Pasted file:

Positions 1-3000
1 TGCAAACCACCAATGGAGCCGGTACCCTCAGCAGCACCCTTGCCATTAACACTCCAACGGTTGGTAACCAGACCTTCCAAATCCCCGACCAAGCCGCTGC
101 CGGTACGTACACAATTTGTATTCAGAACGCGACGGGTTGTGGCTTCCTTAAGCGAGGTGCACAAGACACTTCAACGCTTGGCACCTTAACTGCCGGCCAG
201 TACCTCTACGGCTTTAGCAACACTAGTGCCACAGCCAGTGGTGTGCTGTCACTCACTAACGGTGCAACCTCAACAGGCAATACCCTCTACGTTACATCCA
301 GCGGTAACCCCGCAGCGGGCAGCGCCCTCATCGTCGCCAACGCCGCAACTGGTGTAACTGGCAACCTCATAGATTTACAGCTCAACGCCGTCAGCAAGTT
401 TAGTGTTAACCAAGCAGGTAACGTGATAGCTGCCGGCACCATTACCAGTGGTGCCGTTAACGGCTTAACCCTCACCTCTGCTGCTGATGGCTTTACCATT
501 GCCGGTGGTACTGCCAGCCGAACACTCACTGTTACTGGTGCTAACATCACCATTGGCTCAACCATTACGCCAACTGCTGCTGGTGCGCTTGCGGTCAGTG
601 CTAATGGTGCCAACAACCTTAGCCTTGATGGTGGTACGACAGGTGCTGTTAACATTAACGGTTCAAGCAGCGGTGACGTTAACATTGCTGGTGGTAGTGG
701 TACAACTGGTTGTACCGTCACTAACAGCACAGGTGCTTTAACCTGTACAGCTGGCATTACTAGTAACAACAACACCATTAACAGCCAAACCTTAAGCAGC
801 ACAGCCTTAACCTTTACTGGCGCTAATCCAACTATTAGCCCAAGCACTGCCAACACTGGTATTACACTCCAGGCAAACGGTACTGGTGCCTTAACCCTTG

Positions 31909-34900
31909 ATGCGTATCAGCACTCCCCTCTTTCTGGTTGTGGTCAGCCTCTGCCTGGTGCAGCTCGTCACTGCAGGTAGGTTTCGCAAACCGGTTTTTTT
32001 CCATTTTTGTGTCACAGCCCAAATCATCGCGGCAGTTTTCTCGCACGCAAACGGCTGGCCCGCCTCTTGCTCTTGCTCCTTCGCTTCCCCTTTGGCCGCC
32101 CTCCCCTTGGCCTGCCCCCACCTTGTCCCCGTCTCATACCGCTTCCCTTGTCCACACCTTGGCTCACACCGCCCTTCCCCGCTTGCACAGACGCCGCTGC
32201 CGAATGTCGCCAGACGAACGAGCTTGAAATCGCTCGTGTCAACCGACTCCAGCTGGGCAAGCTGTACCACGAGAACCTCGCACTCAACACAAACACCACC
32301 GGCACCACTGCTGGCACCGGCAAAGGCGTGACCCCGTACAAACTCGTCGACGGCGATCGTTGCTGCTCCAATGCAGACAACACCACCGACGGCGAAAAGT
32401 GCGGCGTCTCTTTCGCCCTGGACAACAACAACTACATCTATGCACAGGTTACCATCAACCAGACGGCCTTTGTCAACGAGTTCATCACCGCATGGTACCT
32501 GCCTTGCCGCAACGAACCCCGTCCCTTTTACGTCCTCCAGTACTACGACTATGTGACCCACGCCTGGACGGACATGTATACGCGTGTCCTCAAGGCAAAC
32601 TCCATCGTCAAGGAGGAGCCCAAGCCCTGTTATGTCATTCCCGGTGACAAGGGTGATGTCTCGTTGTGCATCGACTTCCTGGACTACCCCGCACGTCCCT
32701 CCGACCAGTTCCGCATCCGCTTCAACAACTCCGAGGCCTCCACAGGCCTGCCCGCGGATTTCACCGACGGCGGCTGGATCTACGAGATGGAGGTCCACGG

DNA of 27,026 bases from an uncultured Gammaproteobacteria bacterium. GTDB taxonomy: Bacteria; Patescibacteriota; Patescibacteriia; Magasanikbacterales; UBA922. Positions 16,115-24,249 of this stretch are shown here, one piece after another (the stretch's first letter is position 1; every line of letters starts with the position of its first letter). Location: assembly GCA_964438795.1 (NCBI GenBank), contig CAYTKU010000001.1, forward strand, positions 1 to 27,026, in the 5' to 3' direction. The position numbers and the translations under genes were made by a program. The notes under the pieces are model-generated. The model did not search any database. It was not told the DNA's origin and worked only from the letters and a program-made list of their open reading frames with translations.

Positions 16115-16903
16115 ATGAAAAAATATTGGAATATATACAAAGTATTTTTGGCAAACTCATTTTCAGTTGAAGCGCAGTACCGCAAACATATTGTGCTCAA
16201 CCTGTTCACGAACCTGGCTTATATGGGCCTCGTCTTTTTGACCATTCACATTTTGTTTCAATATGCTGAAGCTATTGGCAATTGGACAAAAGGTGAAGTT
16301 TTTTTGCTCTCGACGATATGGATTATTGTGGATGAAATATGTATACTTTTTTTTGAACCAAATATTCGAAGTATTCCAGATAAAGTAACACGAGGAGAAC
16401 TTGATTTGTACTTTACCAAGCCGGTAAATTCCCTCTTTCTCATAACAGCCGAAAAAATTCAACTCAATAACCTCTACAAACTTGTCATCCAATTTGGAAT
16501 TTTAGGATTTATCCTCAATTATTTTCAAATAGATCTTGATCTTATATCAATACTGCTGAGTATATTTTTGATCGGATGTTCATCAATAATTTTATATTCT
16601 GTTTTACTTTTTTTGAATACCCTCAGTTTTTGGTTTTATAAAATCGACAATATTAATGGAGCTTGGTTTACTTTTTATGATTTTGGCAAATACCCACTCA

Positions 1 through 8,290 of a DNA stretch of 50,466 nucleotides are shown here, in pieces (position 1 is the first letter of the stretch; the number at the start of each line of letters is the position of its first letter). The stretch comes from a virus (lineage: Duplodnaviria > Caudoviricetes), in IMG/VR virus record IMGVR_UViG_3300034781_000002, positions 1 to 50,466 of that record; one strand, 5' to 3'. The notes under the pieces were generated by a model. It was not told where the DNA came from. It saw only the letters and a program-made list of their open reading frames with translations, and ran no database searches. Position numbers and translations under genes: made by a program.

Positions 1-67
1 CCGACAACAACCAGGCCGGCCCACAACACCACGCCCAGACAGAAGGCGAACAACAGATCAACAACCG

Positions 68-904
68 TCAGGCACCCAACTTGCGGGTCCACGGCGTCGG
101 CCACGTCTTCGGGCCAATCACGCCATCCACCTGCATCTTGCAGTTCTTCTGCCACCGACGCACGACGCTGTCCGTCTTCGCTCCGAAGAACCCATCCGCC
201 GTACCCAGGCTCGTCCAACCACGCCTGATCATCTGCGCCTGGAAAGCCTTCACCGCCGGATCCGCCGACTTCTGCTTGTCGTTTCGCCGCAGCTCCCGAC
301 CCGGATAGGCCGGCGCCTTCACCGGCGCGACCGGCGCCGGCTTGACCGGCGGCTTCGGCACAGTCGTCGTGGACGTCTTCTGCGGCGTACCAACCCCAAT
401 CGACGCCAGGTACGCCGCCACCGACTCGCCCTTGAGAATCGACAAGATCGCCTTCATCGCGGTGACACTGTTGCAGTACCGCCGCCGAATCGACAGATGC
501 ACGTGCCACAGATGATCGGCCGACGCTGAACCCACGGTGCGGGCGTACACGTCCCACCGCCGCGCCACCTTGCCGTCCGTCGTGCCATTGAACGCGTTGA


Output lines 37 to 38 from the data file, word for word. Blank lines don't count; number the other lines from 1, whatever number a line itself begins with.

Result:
401 CGACGCCAGGTACGCCGCCACCGACTCGCCCTTGAGAATCGACAAGATCGCCTTCATCGCGGTGACACTGTTGCAGTACCGCCGCCGAATCGACAGATGC
501 ACGTGCCACAGATGATCGGCCGACGCTGAACCCACGGTGCGGGCGTACACGTCCCACCGCCGCGCCACCTTGCCGTCCGTCGTGCCATTGAACGCGTTGA